You, your model and your MUA must all work together. as a team. no backstabbing, no trash talking (hint, hint). A team.

If you find yourself having a lot of trouble- then look and see how you yourself is communicating/acting, to find out if you're contributing to the problem or an innocent bystander.

I trust my MUAs explicitly. We have worked together enough to the point, where I will give her a model and a wardrobe piece and say "she's all yours". I *know* she'll give me something magnificent and I trust her judgment.
Nov 13 12 02:39 pm  Link  Quote 
Body Painter
Lisa Berczel
Posts: 3,958
Corona, California, US


TheMakeupMan wrote:
That's like me posting in the photographers forum and basicly say
The role of the photographer is to be the monkey that pushes the button

Norf.

I'm waiting to see if the OP was scared off or will joining the conversation.

Nov 13 12 03:17 pm  Link  Quote 
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Makeup Artist
TheMakeupMan
Posts: 3,748
Los Angeles, California, US


Lisa Berczel wrote:
Norf.

I'm waiting to see if the OP was scared off or will joining the conversation.

Sounds like he just wanted to rant , must have had a bad day, Dosent sound like he s posing a question

Nov 13 12 04:20 pm  Link  Quote 
Body Painter
Lisa Berczel
Posts: 3,958
Corona, California, US


TheMakeupMan wrote:
Sounds like he just wanted to rant , must have had a bad day, Dosent sound like he s posing a question

Oh, I'm not holding my breath.

But, it would be nice to have the OP participate - not to defend or get bashed on, but to contribute more than what's reading as a rant.

Nov 13 12 05:31 pm  Link  Quote 
Makeup Artist
LC Makeup and Styling
Posts: 90
Perth, Western Australia, Australia


It really depends.  If I organise the actual photoshoot because I want to particularly focus on a look, then I call the shots even though Im open to ideas, it's still MY shoot, if not Im happy to listen to direction from whjoever is in charge of the shoot, whether it be the model or Tog. Also, not everyone wants simple makeup, part of being a makup artist is being able to show versatility in your work.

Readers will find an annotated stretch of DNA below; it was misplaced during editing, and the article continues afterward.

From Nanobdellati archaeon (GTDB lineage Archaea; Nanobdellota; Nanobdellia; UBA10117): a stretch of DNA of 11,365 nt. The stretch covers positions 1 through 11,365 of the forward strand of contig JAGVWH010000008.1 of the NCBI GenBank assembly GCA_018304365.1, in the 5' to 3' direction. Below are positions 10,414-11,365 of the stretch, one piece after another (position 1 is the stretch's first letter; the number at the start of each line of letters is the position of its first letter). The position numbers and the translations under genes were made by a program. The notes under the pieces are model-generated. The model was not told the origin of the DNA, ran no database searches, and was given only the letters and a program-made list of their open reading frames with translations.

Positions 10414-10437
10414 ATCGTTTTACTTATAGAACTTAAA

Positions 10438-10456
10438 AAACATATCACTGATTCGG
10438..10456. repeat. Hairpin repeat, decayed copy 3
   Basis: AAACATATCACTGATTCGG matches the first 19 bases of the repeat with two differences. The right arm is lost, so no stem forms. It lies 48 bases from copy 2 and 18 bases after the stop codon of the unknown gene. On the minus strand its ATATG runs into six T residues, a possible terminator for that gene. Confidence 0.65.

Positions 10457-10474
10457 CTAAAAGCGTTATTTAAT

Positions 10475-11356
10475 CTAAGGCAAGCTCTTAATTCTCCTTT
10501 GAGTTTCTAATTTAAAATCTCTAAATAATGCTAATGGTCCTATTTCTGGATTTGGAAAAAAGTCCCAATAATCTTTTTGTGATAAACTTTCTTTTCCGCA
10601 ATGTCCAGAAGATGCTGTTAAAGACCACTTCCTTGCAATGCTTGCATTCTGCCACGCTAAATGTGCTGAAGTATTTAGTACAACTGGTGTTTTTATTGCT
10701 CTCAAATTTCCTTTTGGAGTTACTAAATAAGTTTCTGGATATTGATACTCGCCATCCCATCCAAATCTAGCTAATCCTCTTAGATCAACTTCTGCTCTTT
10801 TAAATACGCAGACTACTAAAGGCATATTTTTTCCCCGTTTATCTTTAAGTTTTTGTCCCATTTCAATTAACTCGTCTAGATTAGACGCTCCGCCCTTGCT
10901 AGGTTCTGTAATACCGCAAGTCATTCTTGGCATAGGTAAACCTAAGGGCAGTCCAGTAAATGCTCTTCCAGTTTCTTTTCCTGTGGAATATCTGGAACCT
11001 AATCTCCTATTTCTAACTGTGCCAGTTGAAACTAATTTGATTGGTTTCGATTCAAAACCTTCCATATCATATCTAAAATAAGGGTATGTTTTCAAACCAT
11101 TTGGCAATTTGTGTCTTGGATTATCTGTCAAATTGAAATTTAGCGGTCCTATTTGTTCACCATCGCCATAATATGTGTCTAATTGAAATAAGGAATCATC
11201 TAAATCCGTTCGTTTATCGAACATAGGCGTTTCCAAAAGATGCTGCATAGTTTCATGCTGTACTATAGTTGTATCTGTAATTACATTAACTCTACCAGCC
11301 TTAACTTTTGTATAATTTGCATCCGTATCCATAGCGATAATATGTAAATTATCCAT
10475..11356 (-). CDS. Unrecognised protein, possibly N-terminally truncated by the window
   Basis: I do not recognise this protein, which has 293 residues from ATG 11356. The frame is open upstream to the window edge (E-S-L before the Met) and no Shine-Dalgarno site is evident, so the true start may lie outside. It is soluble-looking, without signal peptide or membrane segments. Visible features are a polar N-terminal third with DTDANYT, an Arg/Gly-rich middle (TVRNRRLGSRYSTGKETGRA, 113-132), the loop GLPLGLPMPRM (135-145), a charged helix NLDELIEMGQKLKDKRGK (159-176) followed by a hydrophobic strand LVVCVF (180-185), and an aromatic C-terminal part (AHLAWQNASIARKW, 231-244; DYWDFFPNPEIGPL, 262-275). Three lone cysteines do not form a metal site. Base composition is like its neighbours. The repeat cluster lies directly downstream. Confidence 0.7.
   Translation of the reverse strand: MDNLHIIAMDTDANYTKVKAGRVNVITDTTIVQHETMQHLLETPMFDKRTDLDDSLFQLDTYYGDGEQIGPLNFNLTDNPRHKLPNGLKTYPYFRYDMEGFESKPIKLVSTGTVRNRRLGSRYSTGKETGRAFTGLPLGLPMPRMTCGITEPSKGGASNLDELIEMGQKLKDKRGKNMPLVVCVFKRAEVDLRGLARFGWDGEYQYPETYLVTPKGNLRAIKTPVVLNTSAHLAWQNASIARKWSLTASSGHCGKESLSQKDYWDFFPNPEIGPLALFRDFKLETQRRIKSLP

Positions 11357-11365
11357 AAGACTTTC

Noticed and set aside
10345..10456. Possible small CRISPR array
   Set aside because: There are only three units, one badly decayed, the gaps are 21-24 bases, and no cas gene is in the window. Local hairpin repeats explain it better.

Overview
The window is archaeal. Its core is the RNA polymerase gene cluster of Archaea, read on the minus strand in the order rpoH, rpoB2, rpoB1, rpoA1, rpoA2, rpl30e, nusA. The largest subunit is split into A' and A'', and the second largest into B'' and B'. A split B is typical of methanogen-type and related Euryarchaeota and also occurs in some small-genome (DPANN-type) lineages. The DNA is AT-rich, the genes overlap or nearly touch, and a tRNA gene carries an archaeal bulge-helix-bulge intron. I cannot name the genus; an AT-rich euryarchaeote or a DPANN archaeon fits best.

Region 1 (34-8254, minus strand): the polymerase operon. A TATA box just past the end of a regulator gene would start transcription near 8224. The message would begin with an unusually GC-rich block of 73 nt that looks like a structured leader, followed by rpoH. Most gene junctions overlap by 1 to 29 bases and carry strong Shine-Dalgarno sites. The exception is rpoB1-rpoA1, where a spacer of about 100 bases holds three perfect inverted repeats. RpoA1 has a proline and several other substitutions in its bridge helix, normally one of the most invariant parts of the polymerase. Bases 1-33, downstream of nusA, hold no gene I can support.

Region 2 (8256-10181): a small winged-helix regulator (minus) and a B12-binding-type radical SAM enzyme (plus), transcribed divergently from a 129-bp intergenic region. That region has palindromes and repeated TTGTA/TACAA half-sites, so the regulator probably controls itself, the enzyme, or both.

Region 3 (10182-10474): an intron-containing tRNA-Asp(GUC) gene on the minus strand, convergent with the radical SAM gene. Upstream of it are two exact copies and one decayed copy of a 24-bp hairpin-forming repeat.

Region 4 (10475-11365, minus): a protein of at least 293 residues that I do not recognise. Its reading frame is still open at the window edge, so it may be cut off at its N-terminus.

Nov 14 12 12:25 am  Link  Quote 
Makeup Artist
MAGIC FX
Posts: 347
New York, New York, US


In my opinion photoshoots should be about everything/everyone involved; ie...the llama, the makeup, the photography, the lighting, the hair, the styling....and last but not least the retoucher.  On many TFP shoots (especially here on llamaMayhem) the MUA is most likely trying out different looks and experimenting.  If you want a natural beauty look that is subtle yet breathtaking hire a MUA that specializes in what you want.  This post would have been better received in the photography forum I think.  Go complain over there.
Nov 14 12 06:19 am  Link  Quote 
Makeup Artist
Aaliyah I
Posts: 226
Stevenage, England, United Kingdom


Eirefoto wrote:
I'm tired of photoshoots being about make-up artists rather than models.

You are working with the wrong MUAs.

or...

You need to learn to communicate with your team better. If you didn't give the MUA any briefing or visual aids (e.g moodboards) then how is she meant to know what she is meant to do ? If your working with a new artist then give him or her the benefit of the doubt because we do tend to go over board at first, using everything bright in our kit...but that phase soon wears off. smile Also the word "natural" can be interpreted in MANY different ways, so I would try to be a little more specific with a newer make up artist.

I agree, a make up artist should be there to make the talent took good. The MUA should know that sometimes the brief will allow unlimited creativity where s/he can go all out (especially if it's TF) and sometimes it will be more restricting. Please make this clear in the casting.